On one side of the ring are the Chinese backed by Germany, the UK and other EU members. On the other, France, Italy and the solar lobby ProSun, which accuse China of flooding Europe with cheap panels sold at below the cost of production. ProSun is urging Brussels to impose anti-dumping duties to save their industry, innovation and jobs.
The split between EU countries is potentially debilitating. And China knows it.
For Chinese companies the rise of tariffs would mean paying 50 more than they do now. Many are already struggling with overcapacity. Suntech, which was once the world’s biggest solar panel producer recently put its main operating subsidiary in China into bankruptcy.
Once again, Germany’s position is crucial since it is the only country that can put pressure on the EU authorities to back off. For Berlin the situation is tricky: Germany is China’s most important trading partner in Europe and China is Germany’s leading partner in Asia.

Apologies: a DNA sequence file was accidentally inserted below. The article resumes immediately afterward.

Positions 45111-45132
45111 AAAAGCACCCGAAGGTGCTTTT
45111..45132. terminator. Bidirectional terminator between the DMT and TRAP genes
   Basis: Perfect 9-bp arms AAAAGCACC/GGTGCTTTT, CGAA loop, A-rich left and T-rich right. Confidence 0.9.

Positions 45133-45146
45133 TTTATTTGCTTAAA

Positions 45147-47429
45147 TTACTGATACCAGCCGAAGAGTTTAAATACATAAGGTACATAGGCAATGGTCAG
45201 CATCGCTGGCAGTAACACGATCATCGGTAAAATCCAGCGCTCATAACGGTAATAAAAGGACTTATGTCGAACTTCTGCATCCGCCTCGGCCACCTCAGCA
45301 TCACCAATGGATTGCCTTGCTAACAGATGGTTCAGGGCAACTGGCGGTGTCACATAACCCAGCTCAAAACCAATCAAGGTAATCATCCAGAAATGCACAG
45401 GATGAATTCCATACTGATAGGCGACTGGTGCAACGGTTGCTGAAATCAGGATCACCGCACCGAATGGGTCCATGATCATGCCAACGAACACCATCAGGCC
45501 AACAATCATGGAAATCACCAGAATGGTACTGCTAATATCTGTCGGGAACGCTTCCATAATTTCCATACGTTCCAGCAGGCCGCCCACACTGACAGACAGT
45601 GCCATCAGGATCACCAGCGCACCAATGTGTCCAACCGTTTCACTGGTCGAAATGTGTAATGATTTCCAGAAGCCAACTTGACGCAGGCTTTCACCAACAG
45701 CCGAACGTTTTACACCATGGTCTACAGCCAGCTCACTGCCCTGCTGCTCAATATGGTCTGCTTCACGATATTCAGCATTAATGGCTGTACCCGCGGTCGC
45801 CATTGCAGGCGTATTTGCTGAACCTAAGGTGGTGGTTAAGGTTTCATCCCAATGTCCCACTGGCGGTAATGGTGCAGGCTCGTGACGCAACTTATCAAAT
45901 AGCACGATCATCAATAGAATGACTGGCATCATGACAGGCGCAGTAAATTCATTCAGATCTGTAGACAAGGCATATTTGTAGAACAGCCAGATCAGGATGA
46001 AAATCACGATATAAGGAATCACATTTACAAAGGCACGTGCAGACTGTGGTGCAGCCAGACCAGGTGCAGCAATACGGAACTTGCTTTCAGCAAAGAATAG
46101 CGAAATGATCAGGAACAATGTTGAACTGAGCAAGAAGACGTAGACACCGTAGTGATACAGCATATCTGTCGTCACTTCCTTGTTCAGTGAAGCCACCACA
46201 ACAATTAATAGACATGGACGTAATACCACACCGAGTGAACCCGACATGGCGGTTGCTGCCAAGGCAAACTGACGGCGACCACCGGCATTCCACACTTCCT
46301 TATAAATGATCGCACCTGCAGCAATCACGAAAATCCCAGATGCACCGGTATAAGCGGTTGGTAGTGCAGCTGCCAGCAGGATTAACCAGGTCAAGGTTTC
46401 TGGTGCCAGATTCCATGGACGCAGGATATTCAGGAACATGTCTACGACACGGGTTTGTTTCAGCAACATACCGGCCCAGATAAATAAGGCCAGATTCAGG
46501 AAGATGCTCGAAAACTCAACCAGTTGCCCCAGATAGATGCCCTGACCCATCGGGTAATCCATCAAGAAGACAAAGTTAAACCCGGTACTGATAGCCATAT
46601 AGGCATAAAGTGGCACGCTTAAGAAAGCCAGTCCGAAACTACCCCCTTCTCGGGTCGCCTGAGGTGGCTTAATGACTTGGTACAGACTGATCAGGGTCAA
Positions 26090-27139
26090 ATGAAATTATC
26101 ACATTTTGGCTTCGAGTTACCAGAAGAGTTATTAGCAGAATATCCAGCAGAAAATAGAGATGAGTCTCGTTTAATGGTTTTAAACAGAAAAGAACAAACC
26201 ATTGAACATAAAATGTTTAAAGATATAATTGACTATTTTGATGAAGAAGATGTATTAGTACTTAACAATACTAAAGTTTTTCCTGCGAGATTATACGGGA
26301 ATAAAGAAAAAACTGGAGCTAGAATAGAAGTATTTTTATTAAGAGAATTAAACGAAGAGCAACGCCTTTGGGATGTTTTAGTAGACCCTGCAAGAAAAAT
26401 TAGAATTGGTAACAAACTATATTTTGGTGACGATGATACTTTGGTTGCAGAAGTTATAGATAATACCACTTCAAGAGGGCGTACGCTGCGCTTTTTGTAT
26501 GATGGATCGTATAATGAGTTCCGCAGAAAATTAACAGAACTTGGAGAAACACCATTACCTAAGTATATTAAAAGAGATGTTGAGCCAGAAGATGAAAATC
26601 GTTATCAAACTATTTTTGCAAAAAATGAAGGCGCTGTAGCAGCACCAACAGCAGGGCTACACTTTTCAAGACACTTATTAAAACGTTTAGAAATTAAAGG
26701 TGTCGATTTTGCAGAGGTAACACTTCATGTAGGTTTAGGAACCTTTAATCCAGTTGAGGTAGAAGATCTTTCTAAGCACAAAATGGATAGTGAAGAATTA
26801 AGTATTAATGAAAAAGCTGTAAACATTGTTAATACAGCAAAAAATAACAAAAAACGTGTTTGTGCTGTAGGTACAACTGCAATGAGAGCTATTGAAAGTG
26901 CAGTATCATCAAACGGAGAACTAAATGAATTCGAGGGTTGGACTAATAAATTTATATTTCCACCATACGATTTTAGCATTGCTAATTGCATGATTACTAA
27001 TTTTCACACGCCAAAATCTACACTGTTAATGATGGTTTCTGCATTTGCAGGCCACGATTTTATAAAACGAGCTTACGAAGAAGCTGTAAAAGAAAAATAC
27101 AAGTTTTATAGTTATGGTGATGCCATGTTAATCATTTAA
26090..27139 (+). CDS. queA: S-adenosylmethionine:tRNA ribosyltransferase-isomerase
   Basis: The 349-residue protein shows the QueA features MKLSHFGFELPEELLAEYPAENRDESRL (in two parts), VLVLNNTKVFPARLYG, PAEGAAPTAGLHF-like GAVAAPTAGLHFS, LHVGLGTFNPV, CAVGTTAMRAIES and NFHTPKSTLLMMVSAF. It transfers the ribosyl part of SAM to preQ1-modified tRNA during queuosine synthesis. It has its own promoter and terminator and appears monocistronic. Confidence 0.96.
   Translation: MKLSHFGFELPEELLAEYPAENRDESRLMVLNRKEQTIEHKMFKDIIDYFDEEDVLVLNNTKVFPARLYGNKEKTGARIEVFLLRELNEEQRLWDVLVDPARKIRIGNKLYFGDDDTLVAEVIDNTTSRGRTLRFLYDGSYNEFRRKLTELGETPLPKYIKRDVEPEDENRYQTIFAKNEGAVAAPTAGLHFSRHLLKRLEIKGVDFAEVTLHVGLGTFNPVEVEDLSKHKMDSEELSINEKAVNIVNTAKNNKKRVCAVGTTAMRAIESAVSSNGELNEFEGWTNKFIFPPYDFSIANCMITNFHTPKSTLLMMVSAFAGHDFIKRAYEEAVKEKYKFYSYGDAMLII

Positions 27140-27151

A big German company, SolarWorld, will definitely suffer if the solar Chinese companies get more room to grow, but think of the opposite scenario: Volkswagen cars or Siemens factory equipment, which heavily rely on China for their businesses.
Berlin is admittedly afraid of a commercial war against Beijing, which has already threatened with “necessary steps to defend its national interest,” shall the EU authorities proceed with the tariffs.
The Chinese know they have a premium partner in Berlin. No wonder why Germany was the only EU member country premier Li Keqiang visited during his first trip to Europe since taking office in March.
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